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Trae Young

Born Beverly in 1964 and a lifelong resident of Lynn, Young was raised with his older sister and younger brother by a strong but challenging single mother. Young’s grandfather moved the family to Massachusetts to avoid the fate of generations of ancestors who worked in the South Carolina cotton plantations. Life in Massachusetts proved difficult. Growing up in Memorial Street Projects came with many hardships, including “cockroaches and rats the size of cat.” Young’s mother struggled to make ends meet while working in a factory job at Wayne Manufacturing, where Young would be recruited at age 15 to help pay the family bills. Young describes an especially harrowing scene of violence when coming out his mother, who was a devout Southern Baptist. Despite being sent to work at age 15, Young earned a GED and graduated from North Shore Community College with a degree in Art History. They would go on to work in various jobs, none of which was as satisfying as working as a bouncer in Fran’s Place. Young speaks fondly of the family and community in Fran’s, which later spurred him to AIDS activism and fight for marriage equality. He discusses the empowerment and expenses of gender-affirming surgery, as well as his admiration for the younger generation of LGBTQ+ activists.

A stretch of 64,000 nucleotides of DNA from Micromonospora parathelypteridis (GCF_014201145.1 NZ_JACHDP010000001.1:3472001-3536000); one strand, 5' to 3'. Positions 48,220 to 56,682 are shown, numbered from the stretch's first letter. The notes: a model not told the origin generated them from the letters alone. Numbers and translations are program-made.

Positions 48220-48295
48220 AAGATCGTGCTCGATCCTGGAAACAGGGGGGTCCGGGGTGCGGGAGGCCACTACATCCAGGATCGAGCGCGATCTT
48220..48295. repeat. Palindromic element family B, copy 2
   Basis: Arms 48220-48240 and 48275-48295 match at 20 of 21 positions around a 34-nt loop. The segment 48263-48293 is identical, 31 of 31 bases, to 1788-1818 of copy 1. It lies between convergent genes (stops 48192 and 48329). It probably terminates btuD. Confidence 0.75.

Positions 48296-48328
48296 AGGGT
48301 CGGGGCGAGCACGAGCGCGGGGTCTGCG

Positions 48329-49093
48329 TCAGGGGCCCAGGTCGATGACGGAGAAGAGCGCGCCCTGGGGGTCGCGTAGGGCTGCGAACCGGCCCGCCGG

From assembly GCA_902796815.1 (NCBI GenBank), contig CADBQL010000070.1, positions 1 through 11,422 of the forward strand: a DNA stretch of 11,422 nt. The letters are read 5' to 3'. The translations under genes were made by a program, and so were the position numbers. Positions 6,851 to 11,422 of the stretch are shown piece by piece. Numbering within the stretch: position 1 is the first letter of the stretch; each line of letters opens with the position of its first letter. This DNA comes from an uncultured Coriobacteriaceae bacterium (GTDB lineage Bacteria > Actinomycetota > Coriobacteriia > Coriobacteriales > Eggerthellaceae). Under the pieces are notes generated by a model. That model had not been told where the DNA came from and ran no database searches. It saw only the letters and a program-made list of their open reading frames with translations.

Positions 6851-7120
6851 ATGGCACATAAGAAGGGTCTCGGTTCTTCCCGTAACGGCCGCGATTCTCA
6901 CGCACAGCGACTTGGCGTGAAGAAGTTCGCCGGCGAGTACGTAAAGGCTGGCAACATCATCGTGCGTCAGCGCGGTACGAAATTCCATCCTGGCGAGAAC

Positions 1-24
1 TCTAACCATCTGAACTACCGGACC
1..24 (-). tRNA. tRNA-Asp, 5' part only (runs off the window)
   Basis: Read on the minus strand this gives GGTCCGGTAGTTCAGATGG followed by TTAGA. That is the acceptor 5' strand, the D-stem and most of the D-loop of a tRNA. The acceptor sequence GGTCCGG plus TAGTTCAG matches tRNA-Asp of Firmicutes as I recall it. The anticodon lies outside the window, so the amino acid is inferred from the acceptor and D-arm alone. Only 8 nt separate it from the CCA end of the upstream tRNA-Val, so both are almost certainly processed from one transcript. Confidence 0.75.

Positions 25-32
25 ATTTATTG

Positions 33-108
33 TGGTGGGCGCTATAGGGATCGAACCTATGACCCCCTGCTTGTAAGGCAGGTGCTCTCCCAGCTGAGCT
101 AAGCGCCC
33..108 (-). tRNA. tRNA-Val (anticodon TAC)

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Trae Young

Duration

47:15

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My grandfather moved to MA from South Carolina.

Trae Young

I knew I would have a hard life.

Trae Young

My father didn't deserve the title "dad."

Trae Young

I always knew that I was different.

Trae Young

I was a bouncer at several bars.

Trae Young

I lost close friends to AIDS.

Trae Young

Kirsten and I gave out condoms.

Trae Young

God means everything to me.

Trae Young

We lost a lot when the bars closed.

Trae Young

Kids today are brave!

Trae Young

I started working in the factories at 15.

Trae Young

I never felt poor.

Trae Young

My first crush was my school teacher.

Trae Young

Mom said "No child of mine is lesbian."

Trae Young

We had great rapport with the police.

Trae Young

Marriage equality changed people.

Trae Young

I started transitioning at 52.

Trae Young

I've always felt male.

Trae Young

Where can our community gather now?

Trae Young

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